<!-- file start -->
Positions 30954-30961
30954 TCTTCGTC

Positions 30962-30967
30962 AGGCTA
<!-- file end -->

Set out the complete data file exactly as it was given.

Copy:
Positions 30954-30961
30954 TCTTCGTC

Positions 30962-30967
30962 AGGCTA